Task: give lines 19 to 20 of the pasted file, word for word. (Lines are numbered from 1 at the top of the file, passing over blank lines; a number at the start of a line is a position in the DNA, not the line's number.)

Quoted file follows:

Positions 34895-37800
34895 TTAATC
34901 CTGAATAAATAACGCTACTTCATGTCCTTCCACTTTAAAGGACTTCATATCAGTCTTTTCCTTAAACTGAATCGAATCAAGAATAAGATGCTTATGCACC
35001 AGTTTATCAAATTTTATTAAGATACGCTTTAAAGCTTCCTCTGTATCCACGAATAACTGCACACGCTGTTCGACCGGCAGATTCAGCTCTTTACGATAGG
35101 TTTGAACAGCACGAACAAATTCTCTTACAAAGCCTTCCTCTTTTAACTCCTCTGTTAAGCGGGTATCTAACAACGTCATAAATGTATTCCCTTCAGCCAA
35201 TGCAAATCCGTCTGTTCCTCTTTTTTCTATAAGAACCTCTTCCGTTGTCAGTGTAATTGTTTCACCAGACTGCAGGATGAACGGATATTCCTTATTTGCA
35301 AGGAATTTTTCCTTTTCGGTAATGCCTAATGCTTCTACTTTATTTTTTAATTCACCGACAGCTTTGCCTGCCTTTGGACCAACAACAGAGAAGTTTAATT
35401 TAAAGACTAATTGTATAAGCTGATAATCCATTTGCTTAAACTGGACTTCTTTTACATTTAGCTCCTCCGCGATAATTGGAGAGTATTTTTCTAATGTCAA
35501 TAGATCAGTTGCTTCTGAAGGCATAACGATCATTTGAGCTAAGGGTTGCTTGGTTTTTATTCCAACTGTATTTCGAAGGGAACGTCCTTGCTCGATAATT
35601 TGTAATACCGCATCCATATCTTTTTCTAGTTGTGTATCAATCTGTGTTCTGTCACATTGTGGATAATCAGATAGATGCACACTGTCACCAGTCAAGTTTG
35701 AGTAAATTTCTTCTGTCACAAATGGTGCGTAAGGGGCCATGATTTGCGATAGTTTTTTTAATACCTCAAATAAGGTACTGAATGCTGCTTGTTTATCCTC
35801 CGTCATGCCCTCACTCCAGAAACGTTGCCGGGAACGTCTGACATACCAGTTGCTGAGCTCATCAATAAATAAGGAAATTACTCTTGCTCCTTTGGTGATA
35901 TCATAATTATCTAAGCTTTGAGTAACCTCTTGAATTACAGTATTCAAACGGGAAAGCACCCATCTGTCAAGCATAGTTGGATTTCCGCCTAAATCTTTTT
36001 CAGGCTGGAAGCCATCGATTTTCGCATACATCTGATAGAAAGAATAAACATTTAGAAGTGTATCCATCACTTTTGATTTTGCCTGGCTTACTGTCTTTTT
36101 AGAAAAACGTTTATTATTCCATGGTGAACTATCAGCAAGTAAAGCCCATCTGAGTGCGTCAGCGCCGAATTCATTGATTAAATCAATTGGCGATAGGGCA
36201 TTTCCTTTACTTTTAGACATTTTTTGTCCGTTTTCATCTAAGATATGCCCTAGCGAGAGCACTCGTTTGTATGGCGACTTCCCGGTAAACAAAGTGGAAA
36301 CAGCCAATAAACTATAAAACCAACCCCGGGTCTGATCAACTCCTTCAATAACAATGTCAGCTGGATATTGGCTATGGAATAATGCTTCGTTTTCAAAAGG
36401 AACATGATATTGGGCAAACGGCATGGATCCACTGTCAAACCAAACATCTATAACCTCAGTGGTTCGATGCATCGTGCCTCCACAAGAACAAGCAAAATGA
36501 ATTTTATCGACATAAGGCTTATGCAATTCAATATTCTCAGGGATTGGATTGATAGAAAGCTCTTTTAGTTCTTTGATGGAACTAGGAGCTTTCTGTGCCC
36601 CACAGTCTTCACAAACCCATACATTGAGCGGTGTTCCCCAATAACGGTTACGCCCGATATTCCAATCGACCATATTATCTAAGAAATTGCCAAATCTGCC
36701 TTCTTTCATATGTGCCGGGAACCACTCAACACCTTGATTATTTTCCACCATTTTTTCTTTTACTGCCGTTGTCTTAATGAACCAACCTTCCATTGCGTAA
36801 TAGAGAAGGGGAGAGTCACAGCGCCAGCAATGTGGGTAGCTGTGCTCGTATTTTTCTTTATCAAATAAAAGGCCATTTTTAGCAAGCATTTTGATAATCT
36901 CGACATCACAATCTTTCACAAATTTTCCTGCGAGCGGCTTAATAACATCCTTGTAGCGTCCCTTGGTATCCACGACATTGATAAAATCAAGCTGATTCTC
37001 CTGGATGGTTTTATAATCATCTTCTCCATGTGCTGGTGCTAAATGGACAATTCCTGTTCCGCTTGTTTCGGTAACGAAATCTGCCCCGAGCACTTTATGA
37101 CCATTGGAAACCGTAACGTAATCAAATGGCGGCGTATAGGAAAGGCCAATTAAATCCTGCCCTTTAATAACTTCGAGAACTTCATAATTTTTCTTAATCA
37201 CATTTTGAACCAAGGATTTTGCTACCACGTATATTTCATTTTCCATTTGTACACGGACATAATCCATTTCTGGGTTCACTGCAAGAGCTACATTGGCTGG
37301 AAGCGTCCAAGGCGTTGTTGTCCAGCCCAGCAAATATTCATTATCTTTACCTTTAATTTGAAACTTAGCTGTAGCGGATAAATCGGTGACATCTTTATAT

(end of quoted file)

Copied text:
36501 ATTTTATCGACATAAGGCTTATGCAATTCAATATTCTCAGGGATTGGATTGATAGAAAGCTCTTTTAGTTCTTTGATGGAACTAGGAGCTTTCTGTGCCC
36601 CACAGTCTTCACAAACCCATACATTGAGCGGTGTTCCCCAATAACGGTTACGCCCGATATTCCAATCGACCATATTATCTAAGAAATTGCCAAATCTGCC